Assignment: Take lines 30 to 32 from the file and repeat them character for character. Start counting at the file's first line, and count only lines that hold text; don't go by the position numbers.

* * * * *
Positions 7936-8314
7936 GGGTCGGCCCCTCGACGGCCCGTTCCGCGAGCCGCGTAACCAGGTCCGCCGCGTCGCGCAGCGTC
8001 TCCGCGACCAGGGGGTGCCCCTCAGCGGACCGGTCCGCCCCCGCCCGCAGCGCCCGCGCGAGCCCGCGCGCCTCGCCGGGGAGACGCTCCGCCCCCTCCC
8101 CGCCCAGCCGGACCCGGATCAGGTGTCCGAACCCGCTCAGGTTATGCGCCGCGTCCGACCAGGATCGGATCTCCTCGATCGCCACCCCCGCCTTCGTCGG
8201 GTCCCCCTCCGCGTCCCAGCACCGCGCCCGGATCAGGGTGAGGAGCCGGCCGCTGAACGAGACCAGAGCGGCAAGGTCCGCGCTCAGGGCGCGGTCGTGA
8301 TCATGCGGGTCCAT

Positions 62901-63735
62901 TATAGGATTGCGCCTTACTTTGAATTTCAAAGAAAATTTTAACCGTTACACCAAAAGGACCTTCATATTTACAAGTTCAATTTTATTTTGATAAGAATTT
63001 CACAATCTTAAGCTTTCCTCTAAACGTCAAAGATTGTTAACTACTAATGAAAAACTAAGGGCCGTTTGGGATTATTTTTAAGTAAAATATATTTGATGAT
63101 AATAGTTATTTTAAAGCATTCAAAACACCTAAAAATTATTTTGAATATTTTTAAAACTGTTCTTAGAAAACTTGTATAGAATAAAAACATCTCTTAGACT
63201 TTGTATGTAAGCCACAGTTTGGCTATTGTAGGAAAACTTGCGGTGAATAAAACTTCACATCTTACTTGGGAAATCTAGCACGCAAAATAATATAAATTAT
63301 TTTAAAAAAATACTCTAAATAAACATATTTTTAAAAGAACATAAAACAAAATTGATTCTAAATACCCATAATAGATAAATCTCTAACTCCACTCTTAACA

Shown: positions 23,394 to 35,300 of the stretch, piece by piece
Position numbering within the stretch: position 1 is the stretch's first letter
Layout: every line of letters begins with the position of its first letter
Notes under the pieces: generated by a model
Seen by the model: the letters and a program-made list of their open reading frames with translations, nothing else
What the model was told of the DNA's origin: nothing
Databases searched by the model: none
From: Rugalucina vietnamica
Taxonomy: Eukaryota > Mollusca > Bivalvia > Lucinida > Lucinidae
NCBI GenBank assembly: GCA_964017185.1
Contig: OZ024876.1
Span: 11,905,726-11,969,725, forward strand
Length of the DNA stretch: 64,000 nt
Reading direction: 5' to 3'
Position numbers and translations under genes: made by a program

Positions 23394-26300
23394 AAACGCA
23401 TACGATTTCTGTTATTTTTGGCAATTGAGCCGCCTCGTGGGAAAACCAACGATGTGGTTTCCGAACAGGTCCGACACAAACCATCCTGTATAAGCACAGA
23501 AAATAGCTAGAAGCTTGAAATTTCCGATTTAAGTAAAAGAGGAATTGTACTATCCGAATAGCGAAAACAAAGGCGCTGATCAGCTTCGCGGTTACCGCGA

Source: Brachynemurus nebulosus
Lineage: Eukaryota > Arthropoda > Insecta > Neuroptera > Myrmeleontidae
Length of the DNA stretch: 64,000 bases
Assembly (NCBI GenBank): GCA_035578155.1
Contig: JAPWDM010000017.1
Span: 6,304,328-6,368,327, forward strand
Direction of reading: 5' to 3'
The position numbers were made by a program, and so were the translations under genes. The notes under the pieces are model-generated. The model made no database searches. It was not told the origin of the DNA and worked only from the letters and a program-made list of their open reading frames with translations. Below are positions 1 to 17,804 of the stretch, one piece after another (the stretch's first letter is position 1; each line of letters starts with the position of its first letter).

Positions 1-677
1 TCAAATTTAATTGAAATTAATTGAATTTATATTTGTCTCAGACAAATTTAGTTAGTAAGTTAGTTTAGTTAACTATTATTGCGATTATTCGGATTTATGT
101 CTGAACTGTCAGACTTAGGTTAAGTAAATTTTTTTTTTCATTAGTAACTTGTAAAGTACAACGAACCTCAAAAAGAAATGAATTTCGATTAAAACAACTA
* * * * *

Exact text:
23401 TACGATTTCTGTTATTTTTGGCAATTGAGCCGCCTCGTGGGAAAACCAACGATGTGGTTTCCGAACAGGTCCGACACAAACCATCCTGTATAAGCACAGA
23501 AAATAGCTAGAAGCTTGAAATTTCCGATTTAAGTAAAAGAGGAATTGTACTATCCGAATAGCGAAAACAAAGGCGCTGATCAGCTTCGCGGTTACCGCGA

Source: Brachynemurus nebulosus